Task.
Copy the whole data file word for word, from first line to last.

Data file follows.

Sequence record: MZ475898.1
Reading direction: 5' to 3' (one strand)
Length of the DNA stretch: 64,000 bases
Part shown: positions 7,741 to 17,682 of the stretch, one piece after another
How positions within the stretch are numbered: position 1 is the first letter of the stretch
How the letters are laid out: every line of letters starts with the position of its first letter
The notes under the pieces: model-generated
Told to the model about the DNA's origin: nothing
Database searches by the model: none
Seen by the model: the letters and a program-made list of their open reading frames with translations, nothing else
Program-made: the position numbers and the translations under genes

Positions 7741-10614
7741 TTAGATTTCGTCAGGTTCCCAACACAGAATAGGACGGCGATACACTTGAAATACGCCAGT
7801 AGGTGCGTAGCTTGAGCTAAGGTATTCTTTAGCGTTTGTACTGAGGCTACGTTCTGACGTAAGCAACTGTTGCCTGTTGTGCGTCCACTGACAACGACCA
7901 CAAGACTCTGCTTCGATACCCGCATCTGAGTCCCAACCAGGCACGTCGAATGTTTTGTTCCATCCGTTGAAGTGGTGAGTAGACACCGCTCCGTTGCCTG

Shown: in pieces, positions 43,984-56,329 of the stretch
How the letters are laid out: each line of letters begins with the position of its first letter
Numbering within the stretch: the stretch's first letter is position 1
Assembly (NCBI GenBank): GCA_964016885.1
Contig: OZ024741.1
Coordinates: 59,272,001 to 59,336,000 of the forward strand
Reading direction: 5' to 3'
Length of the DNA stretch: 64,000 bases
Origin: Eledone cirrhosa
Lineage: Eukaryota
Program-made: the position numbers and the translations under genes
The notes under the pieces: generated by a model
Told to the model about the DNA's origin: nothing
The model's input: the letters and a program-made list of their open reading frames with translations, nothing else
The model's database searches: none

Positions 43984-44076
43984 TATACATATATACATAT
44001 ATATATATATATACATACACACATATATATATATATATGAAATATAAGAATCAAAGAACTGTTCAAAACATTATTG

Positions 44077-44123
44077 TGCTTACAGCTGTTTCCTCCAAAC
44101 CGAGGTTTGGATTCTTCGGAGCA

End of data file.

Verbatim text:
Sequence record: MZ475898.1
Reading direction: 5' to 3' (one strand)
Length of the DNA stretch: 64,000 bases
Part shown: positions 7,741 to 17,682 of the stretch, one piece after another
How positions within the stretch are numbered: position 1 is the first letter of the stretch
How the letters are laid out: every line of letters starts with the position of its first letter
The notes under the pieces: model-generated
Told to the model about the DNA's origin: nothing
Database searches by the model: none
Seen by the model: the letters and a program-made list of their open reading frames with translations, nothing else
Program-made: the position numbers and the translations under genes

Positions 7741-10614
7741 TTAGATTTCGTCAGGTTCCCAACACAGAATAGGACGGCGATACACTTGAAATACGCCAGT
7801 AGGTGCGTAGCTTGAGCTAAGGTATTCTTTAGCGTTTGTACTGAGGCTACGTTCTGACGTAAGCAACTGTTGCCTGTTGTGCGTCCACTGACAACGACCA
7901 CAAGACTCTGCTTCGATACCCGCATCTGAGTCCCAACCAGGCACGTCGAATGTTTTGTTCCATCCGTTGAAGTGGTGAGTAGACACCGCTCCGTTGCCTG

Shown: in pieces, positions 43,984-56,329 of the stretch
How the letters are laid out: each line of letters begins with the position of its first letter
Numbering within the stretch: the stretch's first letter is position 1
Assembly (NCBI GenBank): GCA_964016885.1
Contig: OZ024741.1
Coordinates: 59,272,001 to 59,336,000 of the forward strand
Reading direction: 5' to 3'
Length of the DNA stretch: 64,000 bases
Origin: Eledone cirrhosa
Lineage: Eukaryota
Program-made: the position numbers and the translations under genes
The notes under the pieces: generated by a model
Told to the model about the DNA's origin: nothing
The model's input: the letters and a program-made list of their open reading frames with translations, nothing else
The model's database searches: none

Positions 43984-44076
43984 TATACATATATACATAT
44001 ATATATATATATACATACACACATATATATATATATATGAAATATAAGAATCAAAGAACTGTTCAAAACATTATTG

Positions 44077-44123
44077 TGCTTACAGCTGTTTCCTCCAAAC
44101 CGAGGTTTGGATTCTTCGGAGCA